EIDUR Gudjohnsen made history when he followed in his father’s footsteps in international football – now he is hell bent on guiding a third generation of family stars.
Ex-Chelsea and Barcelona striker Gudjohnsen made his Iceland debut when he came on as substitute to replace his dad Arnor, one of the biggest heroes in the country at the time.
Throughout his development the brilliant forward has his dad, who spent seven years at Anderlecht during an impressive career, to lean on for advice and guidance.
But now the 39-year-old is having to follow in his dad’s footsteps again – this time by nurturing his own sons as they make their progress in the game.
Oldest boy Sveinn Aron, 20, is already a professional with Icelandic top division side Breidablik having represented his country at under-19 level.
Then comes Andri Lucas, who at 16 has just moved into the youth team with Espanyol and is regarded highly as forward with real potential.
And finally is youngest son Daniel Tristan, 12, who is making a big impact in the academy programme at Barcelona and who many believe is the best of the lot.
Former Barca star Gudjohnsen said: “I remember when I was playing, the first phone call was always to my Dad, going through the game, how he saw it.
“We’d talk about general stuff, individual performance then team performance – and sometimes it was very positive, sometimes very negative.
“There was never any pressure, probably because he always made me feel I was better than him, which might not be the truth.
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“It’s a natural thing as a father, I have hit now with my boys, I’d wish them to be miles better than me and top everything I achieved in my career – as long as they are happy and respectful.
“One is in the highest league in Iceland, a 16-year-old at Espanyol, and then a 12-year-old at Barcelona academy.
“It can be tough, because watching your children play, you want them to do so well and it’s tough to take as a parent.
“When you see them flying into a tackle, that’s when the parent instinct comes in ‘oh, don’t get yourself injured’. You don’t want anything to happen to them, you just want them to be happy and successful.
“It can be really tough, but on the positive side, when they do manage to score a goal, do something nice, have a great game or win some trophies or whatever, that feeling escalates even more within a father.”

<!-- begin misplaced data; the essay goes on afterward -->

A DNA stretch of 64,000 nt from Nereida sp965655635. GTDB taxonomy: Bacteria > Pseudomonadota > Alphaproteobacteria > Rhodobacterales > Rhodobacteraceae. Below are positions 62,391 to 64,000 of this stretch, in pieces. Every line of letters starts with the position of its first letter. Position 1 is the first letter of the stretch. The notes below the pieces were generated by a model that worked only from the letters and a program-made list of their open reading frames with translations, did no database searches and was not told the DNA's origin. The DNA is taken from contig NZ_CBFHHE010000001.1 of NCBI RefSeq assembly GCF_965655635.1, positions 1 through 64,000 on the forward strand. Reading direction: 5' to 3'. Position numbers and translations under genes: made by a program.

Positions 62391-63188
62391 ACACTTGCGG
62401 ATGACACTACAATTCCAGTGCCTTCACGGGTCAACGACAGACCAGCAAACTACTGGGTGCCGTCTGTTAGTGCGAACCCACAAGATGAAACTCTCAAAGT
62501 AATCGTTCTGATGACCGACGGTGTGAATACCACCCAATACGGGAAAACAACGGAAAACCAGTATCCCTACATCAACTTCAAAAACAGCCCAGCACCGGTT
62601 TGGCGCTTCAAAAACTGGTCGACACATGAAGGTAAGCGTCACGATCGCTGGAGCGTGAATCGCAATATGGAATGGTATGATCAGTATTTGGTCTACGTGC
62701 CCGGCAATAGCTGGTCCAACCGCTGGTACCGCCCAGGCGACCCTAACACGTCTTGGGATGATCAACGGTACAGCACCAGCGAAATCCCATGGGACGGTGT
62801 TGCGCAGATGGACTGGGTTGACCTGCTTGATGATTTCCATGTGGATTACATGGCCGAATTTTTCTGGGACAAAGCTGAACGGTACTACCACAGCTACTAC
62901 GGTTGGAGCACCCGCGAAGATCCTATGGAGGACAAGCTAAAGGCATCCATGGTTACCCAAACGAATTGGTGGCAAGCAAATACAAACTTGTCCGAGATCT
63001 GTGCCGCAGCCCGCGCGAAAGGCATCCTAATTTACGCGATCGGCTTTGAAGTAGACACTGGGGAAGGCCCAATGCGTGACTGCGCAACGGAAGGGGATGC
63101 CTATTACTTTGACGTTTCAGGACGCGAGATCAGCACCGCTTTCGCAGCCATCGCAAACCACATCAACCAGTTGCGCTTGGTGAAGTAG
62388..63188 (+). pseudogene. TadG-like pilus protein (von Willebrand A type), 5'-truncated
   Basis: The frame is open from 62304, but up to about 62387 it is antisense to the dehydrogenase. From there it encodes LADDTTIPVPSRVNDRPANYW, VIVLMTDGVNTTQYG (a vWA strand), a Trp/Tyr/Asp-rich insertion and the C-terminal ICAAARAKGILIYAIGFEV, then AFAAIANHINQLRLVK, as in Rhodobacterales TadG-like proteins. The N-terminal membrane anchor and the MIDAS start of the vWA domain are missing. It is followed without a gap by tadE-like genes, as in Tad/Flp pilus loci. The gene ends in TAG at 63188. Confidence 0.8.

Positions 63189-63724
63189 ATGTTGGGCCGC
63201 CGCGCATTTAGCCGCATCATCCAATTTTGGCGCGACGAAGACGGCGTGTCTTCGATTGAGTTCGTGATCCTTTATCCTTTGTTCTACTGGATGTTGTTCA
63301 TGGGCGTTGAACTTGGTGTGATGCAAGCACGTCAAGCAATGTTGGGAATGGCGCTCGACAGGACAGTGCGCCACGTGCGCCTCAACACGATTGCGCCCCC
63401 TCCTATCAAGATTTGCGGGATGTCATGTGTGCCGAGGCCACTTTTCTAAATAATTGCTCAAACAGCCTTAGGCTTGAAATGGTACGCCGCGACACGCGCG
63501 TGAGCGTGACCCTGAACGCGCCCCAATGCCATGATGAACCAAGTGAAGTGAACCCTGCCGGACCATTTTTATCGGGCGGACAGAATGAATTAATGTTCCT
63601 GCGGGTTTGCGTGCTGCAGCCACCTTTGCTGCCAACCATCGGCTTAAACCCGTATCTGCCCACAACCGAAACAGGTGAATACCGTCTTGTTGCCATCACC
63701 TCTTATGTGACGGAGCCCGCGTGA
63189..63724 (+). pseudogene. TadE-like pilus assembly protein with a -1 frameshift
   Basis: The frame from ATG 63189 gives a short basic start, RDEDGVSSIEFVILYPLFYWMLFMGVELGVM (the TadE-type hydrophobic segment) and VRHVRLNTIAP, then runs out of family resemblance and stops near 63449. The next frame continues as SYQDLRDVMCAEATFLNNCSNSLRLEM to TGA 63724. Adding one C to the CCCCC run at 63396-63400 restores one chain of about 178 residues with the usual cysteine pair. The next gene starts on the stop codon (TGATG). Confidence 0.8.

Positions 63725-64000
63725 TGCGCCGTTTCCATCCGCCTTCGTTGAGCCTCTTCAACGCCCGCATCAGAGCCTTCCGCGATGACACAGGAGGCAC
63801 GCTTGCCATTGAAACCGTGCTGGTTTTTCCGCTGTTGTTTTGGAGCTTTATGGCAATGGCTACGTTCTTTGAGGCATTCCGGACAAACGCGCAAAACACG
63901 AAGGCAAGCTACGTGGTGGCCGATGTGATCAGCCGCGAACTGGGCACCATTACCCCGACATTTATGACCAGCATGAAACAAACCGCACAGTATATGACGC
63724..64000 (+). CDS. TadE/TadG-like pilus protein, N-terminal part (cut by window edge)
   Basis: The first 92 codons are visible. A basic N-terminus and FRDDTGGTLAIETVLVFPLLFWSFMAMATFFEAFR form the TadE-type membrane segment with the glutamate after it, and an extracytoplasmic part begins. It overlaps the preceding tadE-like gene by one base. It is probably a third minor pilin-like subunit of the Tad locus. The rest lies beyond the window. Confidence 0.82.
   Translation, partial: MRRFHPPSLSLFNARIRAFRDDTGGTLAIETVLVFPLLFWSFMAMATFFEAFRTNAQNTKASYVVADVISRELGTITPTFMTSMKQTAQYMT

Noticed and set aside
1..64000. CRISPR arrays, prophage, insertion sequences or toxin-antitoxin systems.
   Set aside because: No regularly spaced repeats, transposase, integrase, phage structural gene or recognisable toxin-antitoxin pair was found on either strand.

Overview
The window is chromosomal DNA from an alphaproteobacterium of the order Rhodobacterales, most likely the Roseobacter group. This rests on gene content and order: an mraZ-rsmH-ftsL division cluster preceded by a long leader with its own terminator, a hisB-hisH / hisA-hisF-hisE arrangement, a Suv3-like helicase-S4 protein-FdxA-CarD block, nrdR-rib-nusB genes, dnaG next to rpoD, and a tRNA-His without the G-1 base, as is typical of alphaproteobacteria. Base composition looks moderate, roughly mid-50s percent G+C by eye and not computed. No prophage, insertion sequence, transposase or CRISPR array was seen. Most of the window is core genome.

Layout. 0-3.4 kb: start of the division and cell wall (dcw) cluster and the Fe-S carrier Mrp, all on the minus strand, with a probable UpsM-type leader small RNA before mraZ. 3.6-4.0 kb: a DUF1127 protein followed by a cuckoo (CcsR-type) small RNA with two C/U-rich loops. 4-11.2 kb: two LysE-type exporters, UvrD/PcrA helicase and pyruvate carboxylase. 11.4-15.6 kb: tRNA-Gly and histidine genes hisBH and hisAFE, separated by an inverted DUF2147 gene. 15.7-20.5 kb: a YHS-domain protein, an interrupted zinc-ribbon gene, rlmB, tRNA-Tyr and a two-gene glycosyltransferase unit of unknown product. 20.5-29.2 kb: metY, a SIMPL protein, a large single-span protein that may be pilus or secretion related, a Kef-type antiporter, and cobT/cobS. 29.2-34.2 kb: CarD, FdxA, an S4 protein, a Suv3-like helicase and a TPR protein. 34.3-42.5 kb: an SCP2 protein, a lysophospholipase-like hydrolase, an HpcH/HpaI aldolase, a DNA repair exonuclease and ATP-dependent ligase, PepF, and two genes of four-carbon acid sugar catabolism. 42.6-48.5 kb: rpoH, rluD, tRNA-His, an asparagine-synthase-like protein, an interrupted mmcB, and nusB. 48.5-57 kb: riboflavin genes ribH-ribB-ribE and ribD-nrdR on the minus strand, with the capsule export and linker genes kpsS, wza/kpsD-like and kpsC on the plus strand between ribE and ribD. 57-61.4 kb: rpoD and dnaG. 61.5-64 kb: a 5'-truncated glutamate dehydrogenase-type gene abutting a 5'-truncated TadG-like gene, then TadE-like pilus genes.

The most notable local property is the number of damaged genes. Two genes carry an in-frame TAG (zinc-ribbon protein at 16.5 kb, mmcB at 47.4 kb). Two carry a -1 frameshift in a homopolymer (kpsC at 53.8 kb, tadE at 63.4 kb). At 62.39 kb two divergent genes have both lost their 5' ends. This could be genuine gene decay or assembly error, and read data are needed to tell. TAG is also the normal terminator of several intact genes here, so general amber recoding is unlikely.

With Sveinn Aron now about to live alone in Iceland for the first time, Gudjohnsen’s dad Arnor is again having to play the guide for a family member making a name in the game.
This time it is for his grandson, but Arnor will approach it exactly the same way he did when he raised Eidur all those years ago.
Arnor said: “I was a football player when Eidur was starting, I knew all the pressure on himself as a player, and as a parent you don’t want to add to that pressure.
“I was always careful I would give him the best advice I could, but I would never push him so he would feel insecure.
“I was not going to live his life, as I see from many parents watching their kids – the hopes, everything. It’s never going to make a player being like that.
“To be supportive, to help, give advice about situations that happens on and off the pitch. That is the most important.
“I follow grandchildren a lot of course, I give them advice. I have spoken with his oldest son as he is now in Iceland so I see him a lot.
“He comes to me also and asks me questions, I give comments on his game. That’s very good because he wants to learn, he wants to be better.”
Eidur, speaking as a Gillette ambassador who have over 100 years’ experience of working with men and a heritage steeped in sport, added: “It’s not an easy situation when you have children in different countries but that is part of growing up.
“They have high hopes themselves, they are very much into their football, they enjoy it, they play at a very good level.
“The footballing education in Spain is excellent, whether you are one of the bigger clubs or smaller clubs it doesn’t really matter – the coaching is really good.
“My second boy has played under-17 and under-18 for Iceland as well now, and that’s where he sees a completely different type of football.
“Where it’s just pure graft and fight, and if he can mix those two and have the quality to add that part into his game as well, he can become very complete.
“It’s nice. In all honesty, of course it is lovey that your boys want to play football and can reach a certain level and keep your family name going.
“But I couldn’t care a less whether they were footballers or not, I just want them to be happy.”
- To celebrate Father’s Day and the launch of the brand new Chrome Edition Fusion Pro-Glide razor, Gillette appointed Eidur and Arnor Gudjohnsen to talk about what being a father means to them and the importance of role models. A new study commissioned by Gillette reveals Dad's to be the UK's favourite role models. Gillette Fusion5 ProGlide Chrome Edition razor is available exclusively to buy at www.Boots.com